Nonprofit, independent journalism. Supported by readers.


It’s time to confront the nursing shortage

A plea for more students to enter this vital, fulfilling profession.

A nurse listening to a patient’s chest
Minnesota needs to be teaching the next generation of nurses now so that we can all experience compassionate, quality healthcare in the future.
REUTERS/Jonathan Ernst

Births. Deaths. Life-altering diagnoses. Clear scans or test results. Nurses are present in the lives of people’s most important and vulnerable moments, providing invaluable care and compassion.

Right now Minnesota and the nation are experiencing an urgent nursing shortage. At the height of the pandemic, we saw the immense stress that COVID-19 put on our healthcare systems – underlining our place in the healthcare field: nurses provide a vital function and keep care moving efficiently for patients.

A recent survey published by the National Council of State Boards of Nursing found that about 100,000 registered nurses in the U.S. left the workplace due to the stresses of the COVID-19 pandemic. This is cause for alarm, especially as Baby Boomers enter or near retirement age and will require more care. Student enrollment in nursing programs is also declining.

As someone who has dedicated my career to nursing, I want young people to know that there are incredible opportunities in the nursing field. A nurse’s first job out of college could be working in a hospital setting. They could then go into home care, or if they are interested in technology, pursue a career in informatics. Or they could consider graduate school programs to pursue an advanced practice nursing degree such as a nurse practitioner or nurse anesthetist. With so many opportunities and areas of practice, a career in nursing is fulfilling and never boring. It’s also an incredibly versatile profession – if you move to a different state or even country, your skills will translate, and you would have job security.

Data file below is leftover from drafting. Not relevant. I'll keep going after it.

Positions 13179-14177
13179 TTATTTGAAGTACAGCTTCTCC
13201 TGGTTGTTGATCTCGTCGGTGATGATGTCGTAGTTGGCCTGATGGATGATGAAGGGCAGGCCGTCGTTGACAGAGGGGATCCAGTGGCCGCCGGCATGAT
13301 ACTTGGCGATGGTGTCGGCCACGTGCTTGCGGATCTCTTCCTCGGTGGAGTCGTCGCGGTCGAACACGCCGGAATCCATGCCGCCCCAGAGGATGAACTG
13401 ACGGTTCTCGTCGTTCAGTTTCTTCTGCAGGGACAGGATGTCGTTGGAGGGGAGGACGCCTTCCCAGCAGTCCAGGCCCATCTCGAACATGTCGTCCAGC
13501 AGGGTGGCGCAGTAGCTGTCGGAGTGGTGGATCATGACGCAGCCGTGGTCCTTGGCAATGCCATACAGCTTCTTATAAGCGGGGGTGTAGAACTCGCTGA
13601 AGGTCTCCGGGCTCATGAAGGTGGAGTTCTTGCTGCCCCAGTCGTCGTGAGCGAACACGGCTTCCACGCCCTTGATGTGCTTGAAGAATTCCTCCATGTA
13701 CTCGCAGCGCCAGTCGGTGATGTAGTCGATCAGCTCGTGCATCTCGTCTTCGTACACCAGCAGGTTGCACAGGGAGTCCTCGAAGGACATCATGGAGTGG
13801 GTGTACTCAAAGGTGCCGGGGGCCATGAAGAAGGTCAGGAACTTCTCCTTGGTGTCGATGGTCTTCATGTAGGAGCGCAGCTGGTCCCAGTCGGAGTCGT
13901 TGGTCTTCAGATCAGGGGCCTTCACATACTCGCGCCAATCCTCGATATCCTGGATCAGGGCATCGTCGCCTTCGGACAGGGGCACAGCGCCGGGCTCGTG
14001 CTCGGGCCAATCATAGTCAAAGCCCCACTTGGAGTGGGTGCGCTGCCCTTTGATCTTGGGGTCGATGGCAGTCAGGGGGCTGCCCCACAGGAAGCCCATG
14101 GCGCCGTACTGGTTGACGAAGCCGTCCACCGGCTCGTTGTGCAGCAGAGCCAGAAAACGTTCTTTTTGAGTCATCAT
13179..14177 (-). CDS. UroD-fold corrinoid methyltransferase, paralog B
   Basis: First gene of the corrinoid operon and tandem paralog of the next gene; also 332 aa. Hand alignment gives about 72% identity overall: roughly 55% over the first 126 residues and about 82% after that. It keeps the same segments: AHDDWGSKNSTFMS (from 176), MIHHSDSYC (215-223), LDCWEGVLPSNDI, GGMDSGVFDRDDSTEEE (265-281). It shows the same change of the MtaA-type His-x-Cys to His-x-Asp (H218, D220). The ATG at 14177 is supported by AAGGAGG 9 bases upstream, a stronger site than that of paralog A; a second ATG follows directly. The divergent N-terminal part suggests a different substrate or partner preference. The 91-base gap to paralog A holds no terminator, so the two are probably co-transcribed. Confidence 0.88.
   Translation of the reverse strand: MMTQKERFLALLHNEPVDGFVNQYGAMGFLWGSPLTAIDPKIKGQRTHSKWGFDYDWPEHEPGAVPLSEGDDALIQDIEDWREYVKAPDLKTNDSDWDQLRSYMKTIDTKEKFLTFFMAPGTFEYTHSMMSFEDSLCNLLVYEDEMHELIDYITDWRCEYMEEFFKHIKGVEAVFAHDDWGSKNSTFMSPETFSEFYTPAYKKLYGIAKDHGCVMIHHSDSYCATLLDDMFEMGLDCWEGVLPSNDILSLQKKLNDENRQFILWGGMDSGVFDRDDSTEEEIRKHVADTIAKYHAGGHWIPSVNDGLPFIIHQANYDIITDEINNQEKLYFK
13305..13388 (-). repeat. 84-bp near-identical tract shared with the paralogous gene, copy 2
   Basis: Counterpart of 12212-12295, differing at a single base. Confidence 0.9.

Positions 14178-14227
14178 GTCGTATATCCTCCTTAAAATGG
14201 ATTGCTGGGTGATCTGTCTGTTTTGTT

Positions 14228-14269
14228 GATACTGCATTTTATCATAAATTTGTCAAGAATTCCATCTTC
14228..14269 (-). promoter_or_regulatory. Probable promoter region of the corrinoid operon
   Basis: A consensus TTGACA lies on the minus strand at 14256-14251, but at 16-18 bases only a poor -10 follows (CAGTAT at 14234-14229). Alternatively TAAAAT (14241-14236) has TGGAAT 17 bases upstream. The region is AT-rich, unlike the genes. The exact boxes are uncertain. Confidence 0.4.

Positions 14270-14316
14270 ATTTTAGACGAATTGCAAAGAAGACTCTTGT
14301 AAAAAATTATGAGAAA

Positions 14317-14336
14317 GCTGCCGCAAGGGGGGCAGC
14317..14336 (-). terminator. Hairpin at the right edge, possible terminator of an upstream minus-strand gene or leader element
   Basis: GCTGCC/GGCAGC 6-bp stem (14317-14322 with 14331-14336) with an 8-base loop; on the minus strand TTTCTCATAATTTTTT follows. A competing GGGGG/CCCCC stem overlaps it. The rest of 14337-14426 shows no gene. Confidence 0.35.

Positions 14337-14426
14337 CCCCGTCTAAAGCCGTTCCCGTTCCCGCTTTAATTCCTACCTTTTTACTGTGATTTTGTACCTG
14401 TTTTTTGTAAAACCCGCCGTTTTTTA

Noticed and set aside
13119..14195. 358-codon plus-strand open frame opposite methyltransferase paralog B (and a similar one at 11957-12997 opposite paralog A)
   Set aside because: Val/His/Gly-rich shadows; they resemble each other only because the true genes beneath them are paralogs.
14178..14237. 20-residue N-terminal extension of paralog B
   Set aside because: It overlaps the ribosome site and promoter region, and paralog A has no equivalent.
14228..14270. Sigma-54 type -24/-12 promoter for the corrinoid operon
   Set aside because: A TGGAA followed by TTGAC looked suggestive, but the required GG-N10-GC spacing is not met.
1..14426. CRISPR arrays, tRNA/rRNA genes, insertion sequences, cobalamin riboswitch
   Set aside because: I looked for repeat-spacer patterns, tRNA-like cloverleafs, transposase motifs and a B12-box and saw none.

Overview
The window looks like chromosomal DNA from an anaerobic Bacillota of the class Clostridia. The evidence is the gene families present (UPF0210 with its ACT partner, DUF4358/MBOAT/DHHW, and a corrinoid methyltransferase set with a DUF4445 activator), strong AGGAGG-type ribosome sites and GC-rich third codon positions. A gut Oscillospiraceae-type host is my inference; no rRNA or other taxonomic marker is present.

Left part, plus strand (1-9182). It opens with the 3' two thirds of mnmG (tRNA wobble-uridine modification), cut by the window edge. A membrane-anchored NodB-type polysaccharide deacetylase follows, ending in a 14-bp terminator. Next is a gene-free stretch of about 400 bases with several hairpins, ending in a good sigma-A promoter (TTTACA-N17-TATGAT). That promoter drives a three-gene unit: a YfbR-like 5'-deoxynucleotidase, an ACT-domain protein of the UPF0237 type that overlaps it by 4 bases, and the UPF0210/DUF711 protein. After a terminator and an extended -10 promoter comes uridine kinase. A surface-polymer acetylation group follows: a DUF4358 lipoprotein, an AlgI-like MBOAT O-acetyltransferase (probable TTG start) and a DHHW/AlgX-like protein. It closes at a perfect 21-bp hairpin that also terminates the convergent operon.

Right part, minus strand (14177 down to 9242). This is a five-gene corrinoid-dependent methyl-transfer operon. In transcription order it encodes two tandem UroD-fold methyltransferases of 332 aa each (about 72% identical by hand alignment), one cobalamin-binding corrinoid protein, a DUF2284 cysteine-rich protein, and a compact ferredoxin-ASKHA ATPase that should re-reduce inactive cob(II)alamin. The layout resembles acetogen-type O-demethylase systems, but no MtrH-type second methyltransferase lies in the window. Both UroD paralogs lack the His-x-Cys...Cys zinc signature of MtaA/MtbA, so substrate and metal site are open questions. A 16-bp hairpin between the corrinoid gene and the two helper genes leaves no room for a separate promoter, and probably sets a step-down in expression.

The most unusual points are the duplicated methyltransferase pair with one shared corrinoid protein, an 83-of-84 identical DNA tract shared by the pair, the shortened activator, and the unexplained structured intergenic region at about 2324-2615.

Article continues after advertisement

The nursing department where I work at the College of St. Benedict and St. John’s University places a special focus on creating meaningful connections in the community and getting to know each student and helping them achieve their individual goals. We even offer guaranteed clinical placement for students in our family nurse practitioner program, which we can do because of our strong ties in the community and longstanding partnerships. Finding these placements for students takes one big piece of stress off their plate, and I would encourage other programs and practices to do the same.

When my daughter graduated from high school last spring and was looking for advice on what it would be like to pursue a career in nursing, I told her what I would tell anyone: if you want to make a difference each day at work in the lives of others and be present in their most important moments, be a nurse. If you know a young person who loves working with people and is caring, compassionate, empathetic, smart and determined – encourage them to consider a career in nursing.

If you know a nurse personally, please take a moment to express your gratitude and acknowledge the importance of their career. We expect a lot from our nursing students, and they work hard. Minnesota needs to be teaching the next generation of nurses now so that we can all experience compassionate, quality healthcare in the future.

Dr. Jennifer Peterson is an assistant professor and chair of the nursing department graduate program at the College of St. Benedict and St. John’s University.